Helen Clark became the Administrator of the United Nations Development Programme on 17 April 2009, and is the first woman to lead the organization. She is also the Chair of the United Nations Development Group, a committee consisting of the heads of all UN funds, programmes and departments working on development issues.
Helen Clark: Debriefing on the Joint UNDP/OCHA Mission to Niger
Remarks by Helen Clark, UNDP Administrator,
on the occasion of the Debriefing on the
Joint UNDP/OCHA Mission to Niger
Wednesday 29 February, 9:30am.
Due to drought, food shortages, and other factors it is anticipated that at least 10 million people in the Sahel are struggling to get sufficient food this year. Niger, Chad, Mauritania, Mali, Burkina Faso, parts of Senegal, Northern Cameroon, and Northern Nigeria are likely to be affected.
The emergency situation now unfolding, and expected to peak between March and August, is the latest in a series of recurring and deadly food shortages in the Sahel. It comes just two years after the region’s last severe food security and nutrition crisis in 2010.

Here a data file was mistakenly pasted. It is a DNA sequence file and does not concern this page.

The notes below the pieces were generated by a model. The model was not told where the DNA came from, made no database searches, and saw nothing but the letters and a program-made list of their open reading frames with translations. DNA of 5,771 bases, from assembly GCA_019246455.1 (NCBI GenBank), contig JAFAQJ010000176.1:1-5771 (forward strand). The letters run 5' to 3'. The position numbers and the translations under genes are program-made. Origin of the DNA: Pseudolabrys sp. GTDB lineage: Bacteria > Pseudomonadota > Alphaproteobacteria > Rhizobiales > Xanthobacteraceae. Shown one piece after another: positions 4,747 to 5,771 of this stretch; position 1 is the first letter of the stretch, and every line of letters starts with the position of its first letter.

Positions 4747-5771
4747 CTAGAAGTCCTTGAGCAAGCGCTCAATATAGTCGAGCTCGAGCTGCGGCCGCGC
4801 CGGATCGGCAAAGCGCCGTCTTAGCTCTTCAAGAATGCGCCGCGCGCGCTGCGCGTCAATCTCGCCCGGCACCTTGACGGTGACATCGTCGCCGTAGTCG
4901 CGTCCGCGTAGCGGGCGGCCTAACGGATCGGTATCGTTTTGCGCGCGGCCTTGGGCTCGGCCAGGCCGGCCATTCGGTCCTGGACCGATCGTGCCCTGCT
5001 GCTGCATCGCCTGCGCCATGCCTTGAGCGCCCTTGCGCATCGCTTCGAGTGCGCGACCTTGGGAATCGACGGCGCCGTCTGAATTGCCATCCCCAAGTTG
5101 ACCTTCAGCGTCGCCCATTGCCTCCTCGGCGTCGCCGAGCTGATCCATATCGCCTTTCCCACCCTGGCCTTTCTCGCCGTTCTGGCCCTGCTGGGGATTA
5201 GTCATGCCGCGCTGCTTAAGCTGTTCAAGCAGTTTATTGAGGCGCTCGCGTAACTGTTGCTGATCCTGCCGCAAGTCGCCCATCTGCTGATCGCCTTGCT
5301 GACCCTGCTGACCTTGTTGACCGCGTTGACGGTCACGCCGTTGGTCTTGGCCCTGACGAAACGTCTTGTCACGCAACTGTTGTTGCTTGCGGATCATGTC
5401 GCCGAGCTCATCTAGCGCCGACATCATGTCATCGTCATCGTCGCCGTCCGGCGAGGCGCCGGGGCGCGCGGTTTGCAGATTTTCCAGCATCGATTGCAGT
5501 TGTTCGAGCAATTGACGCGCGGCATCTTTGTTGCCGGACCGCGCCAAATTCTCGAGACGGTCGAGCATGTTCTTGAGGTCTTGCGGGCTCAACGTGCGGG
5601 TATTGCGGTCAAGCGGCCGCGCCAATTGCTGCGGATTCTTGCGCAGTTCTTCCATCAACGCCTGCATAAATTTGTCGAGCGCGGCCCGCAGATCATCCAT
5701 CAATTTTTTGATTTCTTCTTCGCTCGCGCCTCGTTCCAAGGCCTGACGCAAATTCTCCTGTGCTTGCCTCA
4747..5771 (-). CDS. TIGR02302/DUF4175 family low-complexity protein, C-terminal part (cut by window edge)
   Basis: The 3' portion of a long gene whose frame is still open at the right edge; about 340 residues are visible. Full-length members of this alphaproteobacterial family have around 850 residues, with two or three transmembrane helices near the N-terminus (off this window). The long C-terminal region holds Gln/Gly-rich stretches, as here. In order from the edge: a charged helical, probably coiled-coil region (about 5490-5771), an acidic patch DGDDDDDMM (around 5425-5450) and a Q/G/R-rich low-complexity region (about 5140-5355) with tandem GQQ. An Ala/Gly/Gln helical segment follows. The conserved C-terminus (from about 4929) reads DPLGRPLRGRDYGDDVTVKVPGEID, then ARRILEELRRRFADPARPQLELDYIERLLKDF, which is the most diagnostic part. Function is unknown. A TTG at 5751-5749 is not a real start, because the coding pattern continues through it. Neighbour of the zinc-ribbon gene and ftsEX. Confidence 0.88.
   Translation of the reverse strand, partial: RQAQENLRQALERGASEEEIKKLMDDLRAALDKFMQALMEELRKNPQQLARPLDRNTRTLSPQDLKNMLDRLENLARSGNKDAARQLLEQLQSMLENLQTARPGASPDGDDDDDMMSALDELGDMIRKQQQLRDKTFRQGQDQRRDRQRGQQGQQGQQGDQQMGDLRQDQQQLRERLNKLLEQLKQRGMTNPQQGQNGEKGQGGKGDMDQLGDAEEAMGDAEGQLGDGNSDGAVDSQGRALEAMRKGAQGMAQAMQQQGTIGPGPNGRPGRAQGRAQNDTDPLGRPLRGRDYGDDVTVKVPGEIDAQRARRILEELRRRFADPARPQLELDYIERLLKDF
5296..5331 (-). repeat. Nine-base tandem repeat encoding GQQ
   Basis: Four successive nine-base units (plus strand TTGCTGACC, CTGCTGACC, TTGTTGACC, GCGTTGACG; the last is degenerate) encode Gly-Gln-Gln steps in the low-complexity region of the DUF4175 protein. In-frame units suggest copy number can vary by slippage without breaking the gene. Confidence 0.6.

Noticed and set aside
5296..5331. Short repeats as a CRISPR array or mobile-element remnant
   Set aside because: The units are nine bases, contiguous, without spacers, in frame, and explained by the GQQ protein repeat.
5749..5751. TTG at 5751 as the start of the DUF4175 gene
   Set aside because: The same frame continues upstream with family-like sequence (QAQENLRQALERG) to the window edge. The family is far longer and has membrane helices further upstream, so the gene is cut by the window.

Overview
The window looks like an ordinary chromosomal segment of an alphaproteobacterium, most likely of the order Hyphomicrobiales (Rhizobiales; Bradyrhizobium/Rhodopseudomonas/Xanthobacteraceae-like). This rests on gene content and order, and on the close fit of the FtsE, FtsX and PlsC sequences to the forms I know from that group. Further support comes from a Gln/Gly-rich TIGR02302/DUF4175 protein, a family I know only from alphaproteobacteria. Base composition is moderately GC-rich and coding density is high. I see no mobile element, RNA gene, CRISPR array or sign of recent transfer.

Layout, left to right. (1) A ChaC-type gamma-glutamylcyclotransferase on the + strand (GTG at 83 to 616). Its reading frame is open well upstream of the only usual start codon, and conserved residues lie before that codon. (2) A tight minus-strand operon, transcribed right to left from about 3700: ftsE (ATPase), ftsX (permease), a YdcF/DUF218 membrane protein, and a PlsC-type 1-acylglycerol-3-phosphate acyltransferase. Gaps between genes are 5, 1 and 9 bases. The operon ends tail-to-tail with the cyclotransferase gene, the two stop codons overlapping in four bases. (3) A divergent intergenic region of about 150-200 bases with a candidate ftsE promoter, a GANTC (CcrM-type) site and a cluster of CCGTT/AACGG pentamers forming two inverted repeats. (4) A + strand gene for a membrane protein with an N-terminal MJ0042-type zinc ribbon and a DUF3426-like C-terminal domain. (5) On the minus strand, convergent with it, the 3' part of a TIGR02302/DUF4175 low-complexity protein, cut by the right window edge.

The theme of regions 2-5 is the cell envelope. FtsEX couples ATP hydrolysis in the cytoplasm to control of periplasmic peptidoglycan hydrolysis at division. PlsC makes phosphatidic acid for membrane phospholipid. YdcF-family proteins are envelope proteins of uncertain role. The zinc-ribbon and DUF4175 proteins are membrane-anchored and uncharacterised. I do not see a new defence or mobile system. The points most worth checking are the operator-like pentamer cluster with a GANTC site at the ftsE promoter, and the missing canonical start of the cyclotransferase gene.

Two weeks ago two very important initiatives to highlight the situation in the Sahel were taken.
The Executive Director of the World Food Programme, Josette Sheeran, brought together the heads of IFAD, OCHA, FAO, and UNDP with high level officials from USAID, the European Union, ECOWAS, and the African Union to call jointly for stepped up and urgent action to address the humanitarian and development emergency in the Sahel.
Valerie Amos, the UN’s Emergency and Humanitarian Co-ordinator and I departed directly from the high level Rome meeting on a joint OCHA-UNDP mission to Niger.
Heeding the Government of Niger’s early warning, our objective was to draw attention to the urgent need for concerted and rapid action to meet the immediate emergency needs of the people of Niger, while also addressing the underlying structural causes of food insecurity by building the resilience which can break the cycle of chronic in the region.